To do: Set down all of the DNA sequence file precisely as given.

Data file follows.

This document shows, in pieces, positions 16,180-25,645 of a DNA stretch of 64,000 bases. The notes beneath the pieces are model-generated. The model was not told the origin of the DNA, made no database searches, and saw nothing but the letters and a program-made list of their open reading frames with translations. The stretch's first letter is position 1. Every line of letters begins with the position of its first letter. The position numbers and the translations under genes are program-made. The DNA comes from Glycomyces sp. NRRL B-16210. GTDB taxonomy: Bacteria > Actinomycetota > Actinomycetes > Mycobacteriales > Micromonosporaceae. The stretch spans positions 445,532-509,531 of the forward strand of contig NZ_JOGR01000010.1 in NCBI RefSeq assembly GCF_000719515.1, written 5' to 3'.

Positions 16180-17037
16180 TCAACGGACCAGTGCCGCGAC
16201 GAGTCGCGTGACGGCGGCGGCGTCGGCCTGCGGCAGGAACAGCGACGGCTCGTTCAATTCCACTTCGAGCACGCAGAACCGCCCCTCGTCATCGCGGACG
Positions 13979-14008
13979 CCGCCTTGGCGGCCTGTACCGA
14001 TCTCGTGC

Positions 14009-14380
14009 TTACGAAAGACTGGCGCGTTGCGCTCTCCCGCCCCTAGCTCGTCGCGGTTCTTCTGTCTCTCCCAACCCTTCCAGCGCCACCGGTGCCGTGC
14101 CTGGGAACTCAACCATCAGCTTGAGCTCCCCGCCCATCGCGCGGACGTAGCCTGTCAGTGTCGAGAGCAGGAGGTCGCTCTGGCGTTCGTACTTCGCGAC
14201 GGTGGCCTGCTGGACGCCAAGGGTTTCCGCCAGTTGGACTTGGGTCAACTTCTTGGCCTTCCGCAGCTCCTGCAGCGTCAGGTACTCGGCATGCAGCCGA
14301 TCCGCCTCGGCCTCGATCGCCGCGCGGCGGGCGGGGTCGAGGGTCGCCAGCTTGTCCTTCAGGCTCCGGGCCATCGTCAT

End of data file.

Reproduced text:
This document shows, in pieces, positions 16,180-25,645 of a DNA stretch of 64,000 bases. The notes beneath the pieces are model-generated. The model was not told the origin of the DNA, made no database searches, and saw nothing but the letters and a program-made list of their open reading frames with translations. The stretch's first letter is position 1. Every line of letters begins with the position of its first letter. The position numbers and the translations under genes are program-made. The DNA comes from Glycomyces sp. NRRL B-16210. GTDB taxonomy: Bacteria > Actinomycetota > Actinomycetes > Mycobacteriales > Micromonosporaceae. The stretch spans positions 445,532-509,531 of the forward strand of contig NZ_JOGR01000010.1 in NCBI RefSeq assembly GCF_000719515.1, written 5' to 3'.

Positions 16180-17037
16180 TCAACGGACCAGTGCCGCGAC
16201 GAGTCGCGTGACGGCGGCGGCGTCGGCCTGCGGCAGGAACAGCGACGGCTCGTTCAATTCCACTTCGAGCACGCAGAACCGCCCCTCGTCATCGCGGACG
Positions 13979-14008
13979 CCGCCTTGGCGGCCTGTACCGA
14001 TCTCGTGC

Positions 14009-14380
14009 TTACGAAAGACTGGCGCGTTGCGCTCTCCCGCCCCTAGCTCGTCGCGGTTCTTCTGTCTCTCCCAACCCTTCCAGCGCCACCGGTGCCGTGC
14101 CTGGGAACTCAACCATCAGCTTGAGCTCCCCGCCCATCGCGCGGACGTAGCCTGTCAGTGTCGAGAGCAGGAGGTCGCTCTGGCGTTCGTACTTCGCGAC
14201 GGTGGCCTGCTGGACGCCAAGGGTTTCCGCCAGTTGGACTTGGGTCAACTTCTTGGCCTTCCGCAGCTCCTGCAGCGTCAGGTACTCGGCATGCAGCCGA
14301 TCCGCCTCGGCCTCGATCGCCGCGCGGCGGGCGGGGTCGAGGGTCGCCAGCTTGTCCTTCAGGCTCCGGGCCATCGTCAT